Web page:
Traveling between Mexico City and Guadalajara takes over six hours by car today – but imagine making that trip in under 45 minutes. It could be possible in the future with a new Hyperloop system proposed by Mexloop, a Mexican consortium which includes names like Arup and Fernando Romero Enterprise, co-designers of Mexico City’s New International Airport. Their suggested Hyperloop network is a winner of the Hyperloop One Global Challenge.
Mexloop’s Hyperloop network could connect four major metropolises in Central Mexico, including the country’s capital and two of its cities with the greatest populations, according to Mexloop. The resulting megalopolis would connect 42 million people – which could be 60 million people by 2050. Mexloop says the proposed Hyperloop corridor would boost the economy and ease traffic in what they described as the most congested city in the world.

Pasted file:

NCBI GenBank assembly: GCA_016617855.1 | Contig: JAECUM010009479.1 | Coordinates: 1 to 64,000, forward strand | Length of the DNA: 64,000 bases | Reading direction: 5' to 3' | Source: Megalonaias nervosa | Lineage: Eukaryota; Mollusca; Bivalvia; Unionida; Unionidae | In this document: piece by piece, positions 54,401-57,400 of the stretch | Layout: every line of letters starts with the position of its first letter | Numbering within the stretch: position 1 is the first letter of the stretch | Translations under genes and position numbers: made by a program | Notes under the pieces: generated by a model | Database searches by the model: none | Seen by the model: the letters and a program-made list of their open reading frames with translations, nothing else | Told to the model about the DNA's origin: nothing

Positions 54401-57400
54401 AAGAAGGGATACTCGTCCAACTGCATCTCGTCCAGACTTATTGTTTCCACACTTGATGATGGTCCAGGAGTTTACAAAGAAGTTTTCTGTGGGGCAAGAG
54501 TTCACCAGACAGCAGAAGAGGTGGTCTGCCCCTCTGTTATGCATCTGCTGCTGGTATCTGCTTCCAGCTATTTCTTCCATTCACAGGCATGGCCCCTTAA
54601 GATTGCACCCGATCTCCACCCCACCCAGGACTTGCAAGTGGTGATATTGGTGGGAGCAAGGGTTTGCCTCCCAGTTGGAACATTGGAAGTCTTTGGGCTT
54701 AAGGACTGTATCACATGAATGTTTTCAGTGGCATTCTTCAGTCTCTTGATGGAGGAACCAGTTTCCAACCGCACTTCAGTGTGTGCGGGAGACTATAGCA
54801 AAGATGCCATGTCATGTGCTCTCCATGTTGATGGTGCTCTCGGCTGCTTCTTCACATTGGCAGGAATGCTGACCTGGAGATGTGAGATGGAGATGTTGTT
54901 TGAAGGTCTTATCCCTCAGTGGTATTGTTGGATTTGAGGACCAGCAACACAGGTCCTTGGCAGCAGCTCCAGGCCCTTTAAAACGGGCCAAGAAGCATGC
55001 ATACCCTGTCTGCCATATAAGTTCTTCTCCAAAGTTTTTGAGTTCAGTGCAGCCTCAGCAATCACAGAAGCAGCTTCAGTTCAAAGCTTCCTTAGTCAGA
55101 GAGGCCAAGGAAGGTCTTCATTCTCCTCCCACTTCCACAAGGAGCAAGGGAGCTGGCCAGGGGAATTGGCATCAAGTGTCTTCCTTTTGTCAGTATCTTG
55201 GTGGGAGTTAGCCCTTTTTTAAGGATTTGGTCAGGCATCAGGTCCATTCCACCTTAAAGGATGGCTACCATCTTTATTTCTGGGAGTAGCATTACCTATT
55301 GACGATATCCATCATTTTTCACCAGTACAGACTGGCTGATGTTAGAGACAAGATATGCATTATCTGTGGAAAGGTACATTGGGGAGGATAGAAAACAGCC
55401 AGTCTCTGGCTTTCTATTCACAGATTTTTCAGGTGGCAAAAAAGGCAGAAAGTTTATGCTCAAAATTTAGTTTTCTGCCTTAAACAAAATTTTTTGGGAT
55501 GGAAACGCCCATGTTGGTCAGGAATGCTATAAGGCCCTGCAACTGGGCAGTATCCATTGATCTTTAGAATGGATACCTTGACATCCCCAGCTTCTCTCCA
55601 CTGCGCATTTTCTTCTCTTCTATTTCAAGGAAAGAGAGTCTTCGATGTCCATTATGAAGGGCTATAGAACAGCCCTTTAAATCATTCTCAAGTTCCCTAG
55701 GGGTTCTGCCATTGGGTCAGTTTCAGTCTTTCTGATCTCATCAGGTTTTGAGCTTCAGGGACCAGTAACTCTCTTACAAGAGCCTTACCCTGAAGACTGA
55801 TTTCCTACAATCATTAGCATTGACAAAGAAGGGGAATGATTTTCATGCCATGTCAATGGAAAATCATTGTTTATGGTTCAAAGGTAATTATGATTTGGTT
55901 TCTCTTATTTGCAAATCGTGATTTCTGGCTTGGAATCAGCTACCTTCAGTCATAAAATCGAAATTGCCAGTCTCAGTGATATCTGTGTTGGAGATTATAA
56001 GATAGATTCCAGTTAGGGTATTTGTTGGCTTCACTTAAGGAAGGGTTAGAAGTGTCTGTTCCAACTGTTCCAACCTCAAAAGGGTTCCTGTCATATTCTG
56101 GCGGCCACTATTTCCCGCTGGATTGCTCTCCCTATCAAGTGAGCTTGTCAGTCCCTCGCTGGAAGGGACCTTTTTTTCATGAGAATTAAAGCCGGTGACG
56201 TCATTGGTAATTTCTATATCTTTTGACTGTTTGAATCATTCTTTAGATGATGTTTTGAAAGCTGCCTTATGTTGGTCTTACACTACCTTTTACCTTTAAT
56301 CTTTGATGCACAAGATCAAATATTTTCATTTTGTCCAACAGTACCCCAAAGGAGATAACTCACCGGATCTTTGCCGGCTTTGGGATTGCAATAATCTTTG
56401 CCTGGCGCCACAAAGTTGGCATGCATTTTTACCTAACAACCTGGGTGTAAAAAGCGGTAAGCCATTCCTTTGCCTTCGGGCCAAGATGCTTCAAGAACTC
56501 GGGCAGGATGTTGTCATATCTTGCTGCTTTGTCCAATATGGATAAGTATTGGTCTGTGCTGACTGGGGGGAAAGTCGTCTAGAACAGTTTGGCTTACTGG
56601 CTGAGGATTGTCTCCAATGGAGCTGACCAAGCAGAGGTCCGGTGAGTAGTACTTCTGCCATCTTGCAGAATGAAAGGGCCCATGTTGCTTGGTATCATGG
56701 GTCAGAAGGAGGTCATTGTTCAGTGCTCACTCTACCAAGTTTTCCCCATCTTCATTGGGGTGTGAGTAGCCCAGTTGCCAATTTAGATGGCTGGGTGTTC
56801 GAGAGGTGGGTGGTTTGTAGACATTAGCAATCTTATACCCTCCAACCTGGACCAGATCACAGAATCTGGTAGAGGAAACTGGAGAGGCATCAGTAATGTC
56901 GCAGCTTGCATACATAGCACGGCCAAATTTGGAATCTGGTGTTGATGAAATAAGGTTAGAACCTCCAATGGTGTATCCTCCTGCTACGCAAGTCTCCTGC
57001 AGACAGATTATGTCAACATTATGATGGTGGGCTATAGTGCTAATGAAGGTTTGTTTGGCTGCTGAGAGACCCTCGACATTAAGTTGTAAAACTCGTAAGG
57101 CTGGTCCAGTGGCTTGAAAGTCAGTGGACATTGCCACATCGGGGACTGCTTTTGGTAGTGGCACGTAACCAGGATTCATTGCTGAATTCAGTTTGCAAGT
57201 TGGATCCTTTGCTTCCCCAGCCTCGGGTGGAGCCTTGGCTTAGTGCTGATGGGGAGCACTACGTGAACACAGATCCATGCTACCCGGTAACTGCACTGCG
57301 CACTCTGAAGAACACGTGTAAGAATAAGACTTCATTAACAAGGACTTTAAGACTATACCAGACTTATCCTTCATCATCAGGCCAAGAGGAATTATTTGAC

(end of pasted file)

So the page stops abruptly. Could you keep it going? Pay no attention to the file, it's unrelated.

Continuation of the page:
In addition to Mexico City and Guadalajara, Santiago de Querétaro and León would also be on the Hyperloop route, which would span 330 miles. It would take around 38 minutes to travel the full route. And the project could be cost-effective; according to Mexloop, early estimates hint a Hyperloop system could be two thirds of the cost of a high speed rail project. And Hyperloop tickets would cost around the same amount as a car or bus trip, or the price of a low-cost flight.
Mexloop is already looking to the future, saying Phase 2 of the project could involve extending the route to Manzanillo in the west and Veracruz in the east, and north to Monterrey and Nuevo Laredo on the Mexico-United States border.
The Hyperloop One Global Challenge drew more than 2,600 entrants, and Mexloop was one of 10 winners. Other winning teams submitted proposals for the United States, India, Canada, and the United Kingdom. Hyperloop One now plans to work with the winning teams to further hone the proposals.
Images courtesy of Mexloop
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